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Recreating healthcare: The next generation

Bartol, Tom APRN

doi: 10.1097/01.NPR.0000502794.88855.cd
Department: NP Insights

Tom Bartol is an advanced practice registered nurse at Richmond Area Health Center, HealthReach Community Health Centers, Richmond, Me. He is also a member of the Editorial Advisory Board of The Nurse Practitioner.

The author has disclosed that he has no financial relationships related to this article. Questions or comments? E-mail bartolnp@gmail.com.

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Our healthcare system is not functioning effectively. In the United States, we spend more per capita on healthcare, the highest in the world, yet the nation ranks only 37th in the world for health status, and life expectancy is only 42nd.1-4 We are not getting a good return for our healthcare dollars. The average family of four pays $24,671 per year in healthcare premiums (payments plus employer contributions), and the average individual will spend an estimated $1.8 million on healthcare in a lifetime.5,6 With higher costs and poorer health, many of the changes intended to improve or reform healthcare are resulting in increased costs, increased work, and little (if any) improvement in health. Changes such as electronic health records had a goal of improving care, but they are cumbersome—something we have to work with rather than it working for us.

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Creating something new

NPs check more boxes, use more technology, and produce more data without a significant change in the cost or quality of healthcare. Payment reform is the latest trend, but this will likely add more boxes to check, more bureaucracy, and more steps to our current dysfunctional system. Healthcare does not need reform or transformation but a recreation from the bottom up, innovating a system that is grounded in health and caring.

Attempts at reforming and transforming healthcare have been like repairing or fixing up a 50-year-old car, adding newer equipment and modern technology to try to make it better. The problem is that we do not consider if the original vehicle is really what is needed today. Perhaps a more appropriate vehicle would be something without wheels or a combustion engine, or one that drives itself. The way we are doing healthcare (giving it, paying for it, and evaluating it) may be like that 50-year-old car. As Socrates said, “The secret of change is to focus all of your energy, not on fighting the old, but on building the new.” It is time to forget the old and recreate something completely new.

What we refer to as healthcare today is actually “illness treatment” or “symptom treatment.” It is an institution-based process that patients enter because of a perceived illness or disease, and their symptoms or “numbers” are treated, usually with procedures and medications. The payment system pays for doing more work and seeing more patients with little incentive for patients to be or stay healthy. There is little room in the current system (or payment apparatus) to work with individuals who are healthy and to keep them that way. Efforts are focused on the high spenders in healthcare while we do little to keep those not using the system healthy.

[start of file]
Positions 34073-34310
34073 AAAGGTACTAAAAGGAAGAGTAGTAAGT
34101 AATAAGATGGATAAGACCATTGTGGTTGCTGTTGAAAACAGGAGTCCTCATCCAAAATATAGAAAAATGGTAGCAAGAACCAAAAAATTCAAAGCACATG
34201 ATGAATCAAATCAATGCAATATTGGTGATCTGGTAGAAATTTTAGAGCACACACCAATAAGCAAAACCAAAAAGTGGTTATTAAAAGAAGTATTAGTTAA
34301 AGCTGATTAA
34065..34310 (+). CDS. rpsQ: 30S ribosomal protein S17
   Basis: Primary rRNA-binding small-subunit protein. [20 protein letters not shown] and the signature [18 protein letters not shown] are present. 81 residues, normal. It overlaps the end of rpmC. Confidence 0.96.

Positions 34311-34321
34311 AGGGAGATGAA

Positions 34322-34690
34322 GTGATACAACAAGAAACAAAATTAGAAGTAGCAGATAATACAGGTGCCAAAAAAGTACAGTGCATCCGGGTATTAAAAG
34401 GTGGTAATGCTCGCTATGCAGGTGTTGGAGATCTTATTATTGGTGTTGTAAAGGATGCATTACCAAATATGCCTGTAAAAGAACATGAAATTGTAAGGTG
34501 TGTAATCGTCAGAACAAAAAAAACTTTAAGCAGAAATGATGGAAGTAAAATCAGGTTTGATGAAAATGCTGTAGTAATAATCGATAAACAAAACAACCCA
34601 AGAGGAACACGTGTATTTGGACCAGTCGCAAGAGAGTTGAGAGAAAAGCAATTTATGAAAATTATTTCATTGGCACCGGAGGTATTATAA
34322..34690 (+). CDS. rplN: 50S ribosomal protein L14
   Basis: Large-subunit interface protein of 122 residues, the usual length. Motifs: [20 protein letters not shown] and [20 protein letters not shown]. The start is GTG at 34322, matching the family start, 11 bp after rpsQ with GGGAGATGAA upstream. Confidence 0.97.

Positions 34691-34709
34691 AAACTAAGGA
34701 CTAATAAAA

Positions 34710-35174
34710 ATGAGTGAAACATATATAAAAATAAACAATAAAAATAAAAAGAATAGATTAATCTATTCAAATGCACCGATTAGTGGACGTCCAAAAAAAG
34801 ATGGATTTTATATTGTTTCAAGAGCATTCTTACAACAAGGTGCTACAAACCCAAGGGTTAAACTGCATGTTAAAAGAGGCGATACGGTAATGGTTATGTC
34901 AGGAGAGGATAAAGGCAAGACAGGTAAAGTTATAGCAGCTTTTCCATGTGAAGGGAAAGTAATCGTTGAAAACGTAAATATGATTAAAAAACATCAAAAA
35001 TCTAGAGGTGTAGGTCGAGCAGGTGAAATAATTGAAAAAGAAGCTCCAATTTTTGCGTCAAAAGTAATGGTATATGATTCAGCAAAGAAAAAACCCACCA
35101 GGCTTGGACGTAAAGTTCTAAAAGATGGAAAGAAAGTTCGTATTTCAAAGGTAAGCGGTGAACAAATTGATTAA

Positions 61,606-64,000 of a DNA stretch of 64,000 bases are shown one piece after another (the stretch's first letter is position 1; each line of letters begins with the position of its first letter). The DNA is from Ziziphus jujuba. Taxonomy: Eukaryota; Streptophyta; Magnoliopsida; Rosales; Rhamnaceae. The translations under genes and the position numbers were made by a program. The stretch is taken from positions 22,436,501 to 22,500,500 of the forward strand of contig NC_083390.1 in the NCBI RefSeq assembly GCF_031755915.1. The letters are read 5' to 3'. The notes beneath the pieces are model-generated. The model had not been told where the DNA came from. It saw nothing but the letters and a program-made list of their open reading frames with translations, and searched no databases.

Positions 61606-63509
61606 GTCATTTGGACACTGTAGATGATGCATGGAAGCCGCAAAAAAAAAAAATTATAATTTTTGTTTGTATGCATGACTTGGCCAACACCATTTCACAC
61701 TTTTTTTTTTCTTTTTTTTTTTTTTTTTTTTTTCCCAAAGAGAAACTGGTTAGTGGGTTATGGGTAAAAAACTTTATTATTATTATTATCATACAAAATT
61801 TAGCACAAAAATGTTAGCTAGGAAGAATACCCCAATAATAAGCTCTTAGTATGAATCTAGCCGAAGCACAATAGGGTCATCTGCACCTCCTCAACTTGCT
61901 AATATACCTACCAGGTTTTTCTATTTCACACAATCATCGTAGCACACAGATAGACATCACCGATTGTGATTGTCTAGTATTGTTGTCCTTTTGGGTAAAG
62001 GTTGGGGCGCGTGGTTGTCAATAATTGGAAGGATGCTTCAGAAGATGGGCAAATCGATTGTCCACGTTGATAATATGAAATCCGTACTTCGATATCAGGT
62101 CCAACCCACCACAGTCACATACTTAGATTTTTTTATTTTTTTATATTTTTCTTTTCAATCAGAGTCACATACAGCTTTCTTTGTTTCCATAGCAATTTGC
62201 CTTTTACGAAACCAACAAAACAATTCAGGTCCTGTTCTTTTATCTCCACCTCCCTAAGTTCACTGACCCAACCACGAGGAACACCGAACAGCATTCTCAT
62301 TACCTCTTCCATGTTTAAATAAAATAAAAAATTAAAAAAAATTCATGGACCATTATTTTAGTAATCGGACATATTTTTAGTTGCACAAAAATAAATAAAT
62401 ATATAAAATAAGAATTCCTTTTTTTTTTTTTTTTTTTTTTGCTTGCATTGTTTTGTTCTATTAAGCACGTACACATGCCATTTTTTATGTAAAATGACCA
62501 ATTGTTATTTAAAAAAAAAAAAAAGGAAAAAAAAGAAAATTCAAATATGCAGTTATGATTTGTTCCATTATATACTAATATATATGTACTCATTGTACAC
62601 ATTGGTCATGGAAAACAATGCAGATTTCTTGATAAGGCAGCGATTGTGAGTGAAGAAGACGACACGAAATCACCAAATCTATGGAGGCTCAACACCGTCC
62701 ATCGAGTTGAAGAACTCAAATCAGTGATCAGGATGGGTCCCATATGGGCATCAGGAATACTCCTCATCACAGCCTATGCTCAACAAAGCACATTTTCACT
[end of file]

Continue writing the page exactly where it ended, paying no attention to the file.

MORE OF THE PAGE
Most healthy individuals do not come to a clinic or hospital. The current process of physical exams or “preventive care” has become scripted, resulting in more checked boxes with little effect on improving health outcomes.7 Healthcare has become “health profit,” with the industry looking for ways to make money based on what is reimbursed and not on what will make the biggest difference in a patient's health.

Recreating healthcare takes a new approach, a new perspective, forgetting the ways we have always been doing things. It revisits how we do healthcare, who does it, where we do it, and how it is reimbursed. It will not come from a government intervention, through guidelines from an expert panel, or from payers. No one person has all the answers. Recreating healthcare will happen when each of us thinks in new boxes, trying different ways of doing things and sharing these ideas with others. Albert Einstein said, “If at first, the idea is not absurd, then there is no hope for it.” We must think in new ways that may seem absurd to our current model of healthcare.

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A lesson from technology

Recreating healthcare can be like open-source software (publicly accessible and anyone can modify and share it). Networking together via the Internet, all of us can share our ideas by brainstorming, listening, sharing, trying new ideas with an open mind, and keeping an eye on health and caring. However impractical or unreasonable the ideas may sound, we must not limit ourselves by the current culture of healthcare.